My first experience with suboptimal coloring was when I was about two years old. My mom got me one of those books with blank pictures of cartoon characters and I just scribbled all over the pages with red crayon. That’s pretty much what my latest paper is about. Here’s a PDF. The introduction is below, and continues after the jump. Some stuff in the paper is probably wrong, so let me know if you catch any mistakes.

**Computational Methods for Bounding Chromatic Numbers of Graphs**

**1 Introduction **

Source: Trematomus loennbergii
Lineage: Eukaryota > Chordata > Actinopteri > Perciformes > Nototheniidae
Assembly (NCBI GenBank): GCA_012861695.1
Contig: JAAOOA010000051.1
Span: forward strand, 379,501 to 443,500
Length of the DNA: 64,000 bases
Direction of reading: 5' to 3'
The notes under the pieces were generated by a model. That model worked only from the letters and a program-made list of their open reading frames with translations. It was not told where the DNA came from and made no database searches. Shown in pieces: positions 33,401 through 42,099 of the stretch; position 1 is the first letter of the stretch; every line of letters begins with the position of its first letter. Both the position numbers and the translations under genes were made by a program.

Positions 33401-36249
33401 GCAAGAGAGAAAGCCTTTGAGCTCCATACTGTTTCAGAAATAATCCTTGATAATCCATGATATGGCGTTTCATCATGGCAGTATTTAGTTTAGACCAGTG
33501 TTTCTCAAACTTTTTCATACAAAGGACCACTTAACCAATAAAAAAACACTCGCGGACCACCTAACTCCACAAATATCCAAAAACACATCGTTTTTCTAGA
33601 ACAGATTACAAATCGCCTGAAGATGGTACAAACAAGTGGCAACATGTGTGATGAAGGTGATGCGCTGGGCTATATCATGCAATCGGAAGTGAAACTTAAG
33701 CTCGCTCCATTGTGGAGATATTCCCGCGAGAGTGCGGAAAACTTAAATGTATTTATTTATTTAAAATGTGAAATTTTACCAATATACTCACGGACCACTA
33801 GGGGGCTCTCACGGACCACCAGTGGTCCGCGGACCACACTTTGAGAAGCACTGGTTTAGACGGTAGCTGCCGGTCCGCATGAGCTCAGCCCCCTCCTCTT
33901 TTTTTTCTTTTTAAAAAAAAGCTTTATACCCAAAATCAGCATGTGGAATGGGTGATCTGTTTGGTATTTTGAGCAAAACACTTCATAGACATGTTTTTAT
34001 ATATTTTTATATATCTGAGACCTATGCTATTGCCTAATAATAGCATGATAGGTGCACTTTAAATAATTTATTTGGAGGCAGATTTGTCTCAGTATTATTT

Many central problems in graph theory involve the process of graph coloring. A coloring of a graph is an assignment of a label, or “color,” to each vertex, such that no two connected vertices have the same color. Perhaps the most famous example is the problem of map coloring: a map determines a graph by assigning a node to each country, with an edge between two nodes whenever the corresponding countries share a border. A coloring of the graph then corresponds to a coloring of the map in which neighboring countries never share a color. Appel and Haken famously proved that for maps, there is always a coloring with no more than four colors [1]. Continue reading